Broad-spectrum Control with PowerCore™
European corn borer (ECB) feeds on all above-ground parts of the corn plant. ECB can produce one, two or multiple generations in a single season. First-generation ECB cases whorl damage, while second-generation ECB tunnels through the stalk.
Black cutworm (BCW) is the most damaging cutworm species in corn. Larvae sever plants near the soil line, reducing stands and lowering yields. Damage from BCW is often most evident in no-till or weedy fields, especially in poorly drained areas. Storm systems carry adult BCWs moths to the Corn Belt from the southern United States in April and May each year where they lay their eggs in green fields.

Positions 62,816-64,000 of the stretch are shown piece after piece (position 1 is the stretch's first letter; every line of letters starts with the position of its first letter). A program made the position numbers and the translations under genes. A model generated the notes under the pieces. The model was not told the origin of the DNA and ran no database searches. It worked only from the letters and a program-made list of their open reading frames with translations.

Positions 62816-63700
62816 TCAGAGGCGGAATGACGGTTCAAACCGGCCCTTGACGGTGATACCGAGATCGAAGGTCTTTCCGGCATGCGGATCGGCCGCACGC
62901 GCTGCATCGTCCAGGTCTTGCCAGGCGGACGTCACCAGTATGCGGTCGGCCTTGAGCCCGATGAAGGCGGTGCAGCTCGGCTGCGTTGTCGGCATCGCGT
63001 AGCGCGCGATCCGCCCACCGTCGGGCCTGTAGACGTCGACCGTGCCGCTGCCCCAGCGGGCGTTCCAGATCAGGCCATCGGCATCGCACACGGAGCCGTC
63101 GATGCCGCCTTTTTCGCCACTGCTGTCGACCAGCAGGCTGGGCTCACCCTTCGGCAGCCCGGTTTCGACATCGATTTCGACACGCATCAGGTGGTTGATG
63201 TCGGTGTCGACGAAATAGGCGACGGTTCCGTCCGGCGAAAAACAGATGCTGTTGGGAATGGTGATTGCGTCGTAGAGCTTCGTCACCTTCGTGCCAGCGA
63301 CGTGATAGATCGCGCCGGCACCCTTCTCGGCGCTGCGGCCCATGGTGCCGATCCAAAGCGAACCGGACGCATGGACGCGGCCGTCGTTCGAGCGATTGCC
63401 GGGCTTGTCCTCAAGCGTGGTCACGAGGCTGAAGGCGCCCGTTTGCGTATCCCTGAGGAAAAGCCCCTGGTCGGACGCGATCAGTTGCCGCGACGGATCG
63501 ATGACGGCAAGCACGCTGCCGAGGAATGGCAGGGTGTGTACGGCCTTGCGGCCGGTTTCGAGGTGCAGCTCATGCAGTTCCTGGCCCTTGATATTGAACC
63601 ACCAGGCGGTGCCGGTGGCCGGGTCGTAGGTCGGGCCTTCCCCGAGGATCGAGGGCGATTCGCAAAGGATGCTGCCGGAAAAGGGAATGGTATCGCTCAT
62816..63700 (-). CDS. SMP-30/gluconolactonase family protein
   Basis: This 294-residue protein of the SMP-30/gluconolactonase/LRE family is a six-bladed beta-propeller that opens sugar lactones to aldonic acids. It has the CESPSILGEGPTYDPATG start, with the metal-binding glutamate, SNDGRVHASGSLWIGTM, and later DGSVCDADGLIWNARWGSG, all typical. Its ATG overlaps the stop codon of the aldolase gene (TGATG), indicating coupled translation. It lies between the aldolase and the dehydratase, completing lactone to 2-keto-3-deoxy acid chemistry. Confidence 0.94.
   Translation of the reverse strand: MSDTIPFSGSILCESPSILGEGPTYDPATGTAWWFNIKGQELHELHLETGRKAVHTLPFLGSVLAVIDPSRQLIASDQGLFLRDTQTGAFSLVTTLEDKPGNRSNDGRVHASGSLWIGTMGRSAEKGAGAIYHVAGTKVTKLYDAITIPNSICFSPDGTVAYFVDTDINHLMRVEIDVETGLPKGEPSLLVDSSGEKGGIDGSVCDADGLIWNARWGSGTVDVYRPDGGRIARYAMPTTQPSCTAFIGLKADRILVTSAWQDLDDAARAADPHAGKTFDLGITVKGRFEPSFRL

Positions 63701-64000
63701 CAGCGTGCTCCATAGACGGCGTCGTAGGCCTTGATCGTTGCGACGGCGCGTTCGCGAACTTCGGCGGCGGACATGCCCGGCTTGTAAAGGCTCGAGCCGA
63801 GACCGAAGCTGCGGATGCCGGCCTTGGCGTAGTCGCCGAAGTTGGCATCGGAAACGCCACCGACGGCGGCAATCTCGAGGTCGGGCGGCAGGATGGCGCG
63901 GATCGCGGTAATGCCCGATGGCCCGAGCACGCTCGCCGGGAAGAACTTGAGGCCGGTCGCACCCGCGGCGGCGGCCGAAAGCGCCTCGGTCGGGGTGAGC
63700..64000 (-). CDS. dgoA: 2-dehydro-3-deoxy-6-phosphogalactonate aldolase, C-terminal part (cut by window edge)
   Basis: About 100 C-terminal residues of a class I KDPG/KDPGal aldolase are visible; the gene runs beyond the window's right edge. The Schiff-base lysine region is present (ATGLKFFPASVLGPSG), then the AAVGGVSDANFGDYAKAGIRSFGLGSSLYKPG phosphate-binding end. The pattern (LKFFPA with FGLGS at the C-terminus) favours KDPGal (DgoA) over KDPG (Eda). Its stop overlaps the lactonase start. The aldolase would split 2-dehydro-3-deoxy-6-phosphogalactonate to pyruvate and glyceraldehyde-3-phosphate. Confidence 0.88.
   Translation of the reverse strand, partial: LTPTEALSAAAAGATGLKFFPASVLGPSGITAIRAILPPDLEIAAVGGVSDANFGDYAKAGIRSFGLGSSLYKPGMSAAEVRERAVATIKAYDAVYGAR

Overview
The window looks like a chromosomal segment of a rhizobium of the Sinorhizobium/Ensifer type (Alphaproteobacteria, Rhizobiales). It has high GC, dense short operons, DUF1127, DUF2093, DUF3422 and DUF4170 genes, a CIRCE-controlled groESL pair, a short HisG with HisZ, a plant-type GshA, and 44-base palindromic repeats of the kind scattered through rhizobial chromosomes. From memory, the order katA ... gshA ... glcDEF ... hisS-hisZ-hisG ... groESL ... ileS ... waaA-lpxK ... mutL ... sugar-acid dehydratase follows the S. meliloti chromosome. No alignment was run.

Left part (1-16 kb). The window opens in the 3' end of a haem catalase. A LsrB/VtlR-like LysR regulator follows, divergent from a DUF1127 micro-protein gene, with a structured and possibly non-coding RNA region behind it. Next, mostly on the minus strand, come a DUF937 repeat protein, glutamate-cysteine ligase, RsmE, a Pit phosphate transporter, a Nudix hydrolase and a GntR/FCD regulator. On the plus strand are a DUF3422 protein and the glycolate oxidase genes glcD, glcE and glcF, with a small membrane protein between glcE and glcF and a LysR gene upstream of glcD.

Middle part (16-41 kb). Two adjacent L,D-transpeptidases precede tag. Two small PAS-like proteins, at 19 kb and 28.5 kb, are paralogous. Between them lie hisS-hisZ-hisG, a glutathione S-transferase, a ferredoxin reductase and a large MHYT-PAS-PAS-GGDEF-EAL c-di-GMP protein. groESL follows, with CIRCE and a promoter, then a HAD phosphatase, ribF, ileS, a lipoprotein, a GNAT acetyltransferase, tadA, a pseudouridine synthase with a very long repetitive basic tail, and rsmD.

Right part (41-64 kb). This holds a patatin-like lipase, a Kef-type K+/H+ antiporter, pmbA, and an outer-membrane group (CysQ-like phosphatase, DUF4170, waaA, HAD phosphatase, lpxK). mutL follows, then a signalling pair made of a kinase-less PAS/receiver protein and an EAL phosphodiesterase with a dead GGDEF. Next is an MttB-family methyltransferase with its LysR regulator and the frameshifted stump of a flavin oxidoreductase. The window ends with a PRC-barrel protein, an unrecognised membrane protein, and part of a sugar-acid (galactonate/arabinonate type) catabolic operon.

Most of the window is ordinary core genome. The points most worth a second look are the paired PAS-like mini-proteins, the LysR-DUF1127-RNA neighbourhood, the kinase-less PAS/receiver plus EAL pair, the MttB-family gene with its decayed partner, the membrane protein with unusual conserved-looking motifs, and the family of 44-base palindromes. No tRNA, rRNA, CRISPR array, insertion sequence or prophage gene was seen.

Southwestern corn borer (SWCB) can produce two or more generations per year attacking corn at multiple growth stages. Later generations feed on developing silks and then tunnel into the stalk, leaving the plant more susceptible to lodging.
Corn earworm (CEW) larvae, most prominent in southern geographies, causes damage to corn by feeding on the tips of developing ears, but it is also known to feed on the whorl, silks and tassel. Damage to the ear not only decrease yield potential, but also creates an easy entry point for diseases.
Fall armyworm (FAW) overwinters in the Southern United States and migrates north in the summer. Early generations of FAW feed on young corn, from emergence to waist high or approximately V8, and can destroy entire plants. Controlling FAW with traditional pesticides is difficult and often not economical.